Throwin’ it way back – Fake it til you make it

So I have a confession to make: I’ve tried this blogging thing once or twice before. I’ve always had something to say (my mom and husband can totally vouch for that), but for whatever reason – or, more like a billion small reasons – I never really stuck with it. But as I was looking through some of my old content, searching for something still relevent, I found this gem from almost 8 years ago, my pre-graduate self; I had no idea what I was in for, but I was pretty sure it was going to be one hell of a ride. Enjoy 🙂

As I face the last 70 days of my college career, my brain is a little frazzled. Every time I reflect on the stress of keeping up with six classes, trying extremely hard to resist senioritis and scrambling to map out a plan once December comes along, I feel dizzy and nauseous. About eight months ago a friend of mine (who recently graduated in May) summed it up in one simple statement: “We’ve been in school all our lives; of course the real world is scary as shit.” And that’s exactly what it is: scary as shit.
I have been lucky enough to be surrounded with competent and caring professors that coach their students on how to build a portfolio and how to knock your first interview out of the park, but what about all the other things that along with the transition from college to career? There’s house-hunting (apartment hunting for most of us), adjusting to a new city (or sometimes a different country/state), figuring out the best commute route and learning how to deal with life away from most of the friends you’ve enjoyed the last four to 12 years with. I’ve come to the conclusion that professors don’t mention these things because it sucks and there is really no getting around it. Yes, I’m saying this from someone who has yet to actually experience all above things, but I just don’t see any other outcome.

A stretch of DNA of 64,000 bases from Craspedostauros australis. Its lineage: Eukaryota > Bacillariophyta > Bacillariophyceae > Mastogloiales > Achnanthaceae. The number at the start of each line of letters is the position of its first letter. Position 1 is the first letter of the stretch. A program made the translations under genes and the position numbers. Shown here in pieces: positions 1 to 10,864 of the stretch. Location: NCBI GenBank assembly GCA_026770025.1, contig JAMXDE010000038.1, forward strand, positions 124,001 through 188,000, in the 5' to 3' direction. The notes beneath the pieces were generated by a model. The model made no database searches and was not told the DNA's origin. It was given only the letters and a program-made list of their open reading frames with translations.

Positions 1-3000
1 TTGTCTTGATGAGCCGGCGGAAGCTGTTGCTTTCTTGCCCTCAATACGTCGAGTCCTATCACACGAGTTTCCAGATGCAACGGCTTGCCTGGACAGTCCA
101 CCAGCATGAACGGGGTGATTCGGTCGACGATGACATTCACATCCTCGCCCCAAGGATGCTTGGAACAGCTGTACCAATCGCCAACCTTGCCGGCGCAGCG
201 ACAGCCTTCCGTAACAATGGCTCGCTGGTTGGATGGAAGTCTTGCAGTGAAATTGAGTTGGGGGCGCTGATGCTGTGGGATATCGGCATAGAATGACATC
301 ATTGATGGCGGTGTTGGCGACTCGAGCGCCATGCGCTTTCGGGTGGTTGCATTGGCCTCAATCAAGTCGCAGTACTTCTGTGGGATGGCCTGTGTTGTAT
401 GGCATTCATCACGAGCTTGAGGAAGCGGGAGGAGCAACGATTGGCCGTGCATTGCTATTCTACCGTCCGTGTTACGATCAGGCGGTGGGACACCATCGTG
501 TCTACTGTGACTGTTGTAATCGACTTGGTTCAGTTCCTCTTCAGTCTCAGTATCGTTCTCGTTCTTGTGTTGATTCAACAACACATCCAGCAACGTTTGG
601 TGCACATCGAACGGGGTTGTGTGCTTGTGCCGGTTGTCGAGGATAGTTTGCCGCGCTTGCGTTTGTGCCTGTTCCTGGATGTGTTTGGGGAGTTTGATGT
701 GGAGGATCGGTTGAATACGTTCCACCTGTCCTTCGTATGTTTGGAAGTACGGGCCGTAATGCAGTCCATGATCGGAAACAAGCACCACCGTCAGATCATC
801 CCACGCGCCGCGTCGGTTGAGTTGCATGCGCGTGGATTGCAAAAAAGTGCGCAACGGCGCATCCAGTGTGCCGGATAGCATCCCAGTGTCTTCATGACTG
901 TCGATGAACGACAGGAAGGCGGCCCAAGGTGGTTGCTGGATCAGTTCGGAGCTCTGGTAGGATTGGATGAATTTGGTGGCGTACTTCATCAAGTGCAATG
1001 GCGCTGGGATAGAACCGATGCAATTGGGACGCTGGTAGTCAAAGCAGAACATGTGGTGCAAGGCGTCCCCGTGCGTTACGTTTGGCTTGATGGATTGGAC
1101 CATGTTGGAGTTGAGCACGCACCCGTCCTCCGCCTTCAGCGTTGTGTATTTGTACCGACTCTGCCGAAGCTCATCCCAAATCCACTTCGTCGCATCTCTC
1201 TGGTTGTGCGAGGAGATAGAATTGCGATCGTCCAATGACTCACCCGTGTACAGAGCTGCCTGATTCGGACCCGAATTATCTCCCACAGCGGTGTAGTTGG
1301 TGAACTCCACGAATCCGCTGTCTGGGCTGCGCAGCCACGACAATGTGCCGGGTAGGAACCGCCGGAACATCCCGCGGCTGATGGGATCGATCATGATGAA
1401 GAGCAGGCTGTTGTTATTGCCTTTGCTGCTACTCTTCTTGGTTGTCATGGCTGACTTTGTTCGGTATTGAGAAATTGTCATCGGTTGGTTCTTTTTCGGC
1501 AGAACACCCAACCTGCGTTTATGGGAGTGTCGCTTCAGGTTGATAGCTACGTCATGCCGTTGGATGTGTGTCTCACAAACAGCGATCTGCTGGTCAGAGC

I pride myself on being a strong-willed and independent individual, but when push comes to shove, sometimes I really just want to curl up next to my mommy and hear her tell me everything will be OK. And then I realize that the fact that I’ve had so many caring people encourage me along the way may be all I need. If I’ve made it this far, why would I not make it all the way?

Maybe that’s what life is all about. Learning the hard way so we can one day teach our children how to make the best decisions possible, only to have them turn around and ignore us and learn the hard way themselves, of course.

For now, it’s kind of comforting to be scared because it means that I still care and have not been jaded by our crazy, chaotic world. It means that I do believe in my dreams and want to succeed more than anything. It means that my family did something right along the way and that, in the end, I’m going to be OK. I hope.


Get on the bus.


I had a History teacher in high school who told the most amazing stories. I can’t remember a time in my life where I was so captivated by the words coming out of someone’s mouth (aside from when I met my husband, of course!) than when Mr. Welch told us stories. Marie Antoinette, the Crusades, the Salem Witch Trials; things that your average high schooler wouldn’t really care about, except we did. A lot. Because we had a teacher who brought those tales to life. One of my closest friends in high school can still recall the time I animatedly narrated the story of ill-fated Queen Mary I and her hysterical pregnancy that ended not in a prince being born, but rather in a large, foul wind and utter humiliation.